A1 Journal article – refereed
Acclimation to High CO2 Requires the omega Subunit of the RNA Polymerase in Synechocystis

List of Authors: Juha Kurkela, Kaisa Hakkila, Taras Antal, Taina Tyystjärvi
Publication year: 2017
Journal: Plant Physiology
Journal name in source: PLANT PHYSIOLOGY
Journal acronym: PLANT PHYSIOL
Volume number: 174
Issue number: 1
Number of pages: 13
ISSN: 0032-0889
eISSN: 1532-2548

Inactivation of the nonessential omega-subunit of the RNA polymerase core in the Delta rpoZ strain of the model cyanobacterium Synechocystis sp. PCC 6803 leads to a unique high-CO2-sensitive phenotype. Supplementing air in the growth chamber with 30 mL L-1 (3%) CO2 accelerated the growth rate of the control strain (CS) 4-fold, whereas Delta rpoZ did not grow faster than under ambient air. The slow growth of Delta rpoZ during the first days in high CO2 was due to the inability of the mutant cells to adjust photosynthesis to high CO2. The light-saturated photosynthetic activity of Delta rpoZ in high CO2 was only half of that measured in CS, Rubisco content was one-third lower, and cells of Delta rpoZ were not able to increase light-harvesting phycobilisome antenna like CS upon high-CO2 treatment. In addition, altered structural and functional organization of photosystem I and photosystem II were detected in the Delta rpoZ strain compared with CS when cells were grown in high CO2 but not in ambient air. Moreover, respiration of Delta rpoZ did not acclimate to high CO2. Unlike the photosynthetic complexes, the RNA polymerase complex and ribosomes were produced in high CO2 similarly as in CS. Our results indicate that the deletion of the v-subunit specifically affects photosynthesis and respiration, but transcription and translation remain active. Thus, the specific effect of the omega-subunit on photosynthesis but not on all household processes suggests that the omega-subunit might have a regulatory function in cyanobacteria.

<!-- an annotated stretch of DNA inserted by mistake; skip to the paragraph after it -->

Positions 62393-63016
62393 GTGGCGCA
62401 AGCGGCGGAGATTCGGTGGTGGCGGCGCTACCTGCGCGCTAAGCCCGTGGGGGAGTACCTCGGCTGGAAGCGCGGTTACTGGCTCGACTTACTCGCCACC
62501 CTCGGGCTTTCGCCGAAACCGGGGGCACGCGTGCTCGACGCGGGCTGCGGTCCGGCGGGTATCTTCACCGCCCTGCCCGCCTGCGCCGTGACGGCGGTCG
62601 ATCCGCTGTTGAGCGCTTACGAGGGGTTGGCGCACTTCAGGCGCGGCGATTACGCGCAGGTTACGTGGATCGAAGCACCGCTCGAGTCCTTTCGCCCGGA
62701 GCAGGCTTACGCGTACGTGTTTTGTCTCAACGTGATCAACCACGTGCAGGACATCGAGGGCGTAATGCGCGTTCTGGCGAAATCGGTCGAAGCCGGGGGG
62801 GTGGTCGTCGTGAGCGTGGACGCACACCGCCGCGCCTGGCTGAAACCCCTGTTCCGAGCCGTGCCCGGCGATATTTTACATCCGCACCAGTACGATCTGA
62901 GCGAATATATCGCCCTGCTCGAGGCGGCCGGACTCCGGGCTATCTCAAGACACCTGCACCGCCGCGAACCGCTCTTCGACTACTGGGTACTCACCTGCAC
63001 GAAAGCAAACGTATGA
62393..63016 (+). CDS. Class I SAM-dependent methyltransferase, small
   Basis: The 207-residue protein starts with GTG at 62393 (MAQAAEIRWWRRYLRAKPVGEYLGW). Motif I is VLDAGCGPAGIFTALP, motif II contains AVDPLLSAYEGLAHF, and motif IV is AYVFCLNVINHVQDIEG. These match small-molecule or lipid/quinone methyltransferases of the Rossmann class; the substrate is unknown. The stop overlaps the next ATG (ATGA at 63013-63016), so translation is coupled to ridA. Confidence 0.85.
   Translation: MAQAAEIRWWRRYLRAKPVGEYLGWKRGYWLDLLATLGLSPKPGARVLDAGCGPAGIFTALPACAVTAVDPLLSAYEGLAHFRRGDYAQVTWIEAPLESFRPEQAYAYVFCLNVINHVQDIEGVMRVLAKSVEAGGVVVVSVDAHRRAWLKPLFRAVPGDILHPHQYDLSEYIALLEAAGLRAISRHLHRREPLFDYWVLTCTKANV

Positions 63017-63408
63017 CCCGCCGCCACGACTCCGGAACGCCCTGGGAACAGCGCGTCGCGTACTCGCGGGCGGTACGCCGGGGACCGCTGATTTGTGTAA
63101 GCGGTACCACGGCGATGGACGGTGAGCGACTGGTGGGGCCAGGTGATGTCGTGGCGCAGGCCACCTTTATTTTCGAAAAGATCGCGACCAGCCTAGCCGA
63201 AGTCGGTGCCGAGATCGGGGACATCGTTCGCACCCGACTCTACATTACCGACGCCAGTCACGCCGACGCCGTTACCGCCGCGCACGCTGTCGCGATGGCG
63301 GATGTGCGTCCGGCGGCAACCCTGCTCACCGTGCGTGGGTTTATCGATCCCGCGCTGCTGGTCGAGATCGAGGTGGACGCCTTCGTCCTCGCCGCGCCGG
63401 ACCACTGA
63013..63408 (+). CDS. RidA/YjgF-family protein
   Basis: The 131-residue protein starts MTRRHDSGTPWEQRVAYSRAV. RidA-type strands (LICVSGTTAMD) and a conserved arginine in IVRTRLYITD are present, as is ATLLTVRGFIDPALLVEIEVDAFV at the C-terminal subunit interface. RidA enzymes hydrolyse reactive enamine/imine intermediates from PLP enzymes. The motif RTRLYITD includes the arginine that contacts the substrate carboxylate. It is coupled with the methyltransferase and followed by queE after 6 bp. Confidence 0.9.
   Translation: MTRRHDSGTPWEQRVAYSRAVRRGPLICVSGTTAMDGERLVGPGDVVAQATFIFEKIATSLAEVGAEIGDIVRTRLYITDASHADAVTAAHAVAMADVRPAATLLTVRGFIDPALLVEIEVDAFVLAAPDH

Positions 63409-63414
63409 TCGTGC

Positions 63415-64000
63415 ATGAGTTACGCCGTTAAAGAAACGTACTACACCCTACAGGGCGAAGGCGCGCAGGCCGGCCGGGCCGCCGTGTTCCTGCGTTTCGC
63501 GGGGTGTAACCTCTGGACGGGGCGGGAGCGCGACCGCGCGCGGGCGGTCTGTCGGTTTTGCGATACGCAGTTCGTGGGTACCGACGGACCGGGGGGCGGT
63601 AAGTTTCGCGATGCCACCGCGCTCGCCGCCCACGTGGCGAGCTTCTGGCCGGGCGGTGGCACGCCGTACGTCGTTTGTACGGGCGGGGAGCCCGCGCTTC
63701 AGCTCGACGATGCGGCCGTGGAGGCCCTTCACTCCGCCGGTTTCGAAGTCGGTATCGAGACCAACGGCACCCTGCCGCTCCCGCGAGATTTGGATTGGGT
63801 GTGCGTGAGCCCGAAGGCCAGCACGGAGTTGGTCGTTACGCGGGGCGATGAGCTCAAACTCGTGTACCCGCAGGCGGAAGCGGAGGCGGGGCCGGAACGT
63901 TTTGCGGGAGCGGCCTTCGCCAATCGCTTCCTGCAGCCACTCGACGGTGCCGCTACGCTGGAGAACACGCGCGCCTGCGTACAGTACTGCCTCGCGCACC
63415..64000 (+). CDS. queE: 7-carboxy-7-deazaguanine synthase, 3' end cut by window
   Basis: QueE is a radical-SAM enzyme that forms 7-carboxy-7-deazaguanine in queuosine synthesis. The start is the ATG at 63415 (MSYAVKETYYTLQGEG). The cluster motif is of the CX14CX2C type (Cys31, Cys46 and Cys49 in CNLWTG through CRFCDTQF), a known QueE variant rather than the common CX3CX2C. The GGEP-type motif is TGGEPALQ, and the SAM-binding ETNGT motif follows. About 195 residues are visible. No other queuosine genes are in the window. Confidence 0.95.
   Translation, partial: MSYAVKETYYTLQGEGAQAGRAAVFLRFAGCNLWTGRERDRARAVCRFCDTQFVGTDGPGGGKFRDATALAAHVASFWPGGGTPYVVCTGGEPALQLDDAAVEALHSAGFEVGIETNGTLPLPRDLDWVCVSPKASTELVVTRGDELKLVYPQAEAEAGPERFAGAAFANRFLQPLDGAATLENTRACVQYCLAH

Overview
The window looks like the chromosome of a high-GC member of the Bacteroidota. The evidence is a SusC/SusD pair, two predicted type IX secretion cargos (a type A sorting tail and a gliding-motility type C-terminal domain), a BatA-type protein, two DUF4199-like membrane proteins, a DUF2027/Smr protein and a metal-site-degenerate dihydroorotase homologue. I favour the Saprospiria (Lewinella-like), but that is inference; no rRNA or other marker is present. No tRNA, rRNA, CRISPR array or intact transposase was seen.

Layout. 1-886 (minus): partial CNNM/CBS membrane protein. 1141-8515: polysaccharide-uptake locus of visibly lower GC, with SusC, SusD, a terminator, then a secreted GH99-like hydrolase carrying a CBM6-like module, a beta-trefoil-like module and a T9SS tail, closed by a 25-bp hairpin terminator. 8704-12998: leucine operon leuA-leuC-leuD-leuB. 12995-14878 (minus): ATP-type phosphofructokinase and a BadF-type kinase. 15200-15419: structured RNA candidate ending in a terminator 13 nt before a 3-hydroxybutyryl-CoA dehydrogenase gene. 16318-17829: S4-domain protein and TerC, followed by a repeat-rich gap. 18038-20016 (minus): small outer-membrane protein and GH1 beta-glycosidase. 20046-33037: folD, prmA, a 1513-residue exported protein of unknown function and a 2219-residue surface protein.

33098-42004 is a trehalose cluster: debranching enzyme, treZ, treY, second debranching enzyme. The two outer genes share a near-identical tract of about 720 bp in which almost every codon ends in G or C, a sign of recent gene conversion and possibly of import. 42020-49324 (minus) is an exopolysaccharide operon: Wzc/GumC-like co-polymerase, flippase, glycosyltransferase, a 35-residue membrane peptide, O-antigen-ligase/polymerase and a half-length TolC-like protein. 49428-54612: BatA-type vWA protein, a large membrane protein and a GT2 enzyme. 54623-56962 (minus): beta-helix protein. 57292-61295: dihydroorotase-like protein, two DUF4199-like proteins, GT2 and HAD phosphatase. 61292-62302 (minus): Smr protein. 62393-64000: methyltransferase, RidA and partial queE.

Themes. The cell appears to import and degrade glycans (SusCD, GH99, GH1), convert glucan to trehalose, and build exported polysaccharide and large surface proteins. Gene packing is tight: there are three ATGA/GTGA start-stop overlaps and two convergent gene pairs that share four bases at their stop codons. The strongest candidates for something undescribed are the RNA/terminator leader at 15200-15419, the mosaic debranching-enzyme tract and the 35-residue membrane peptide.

Last updated on 2019-30-07 at 17:25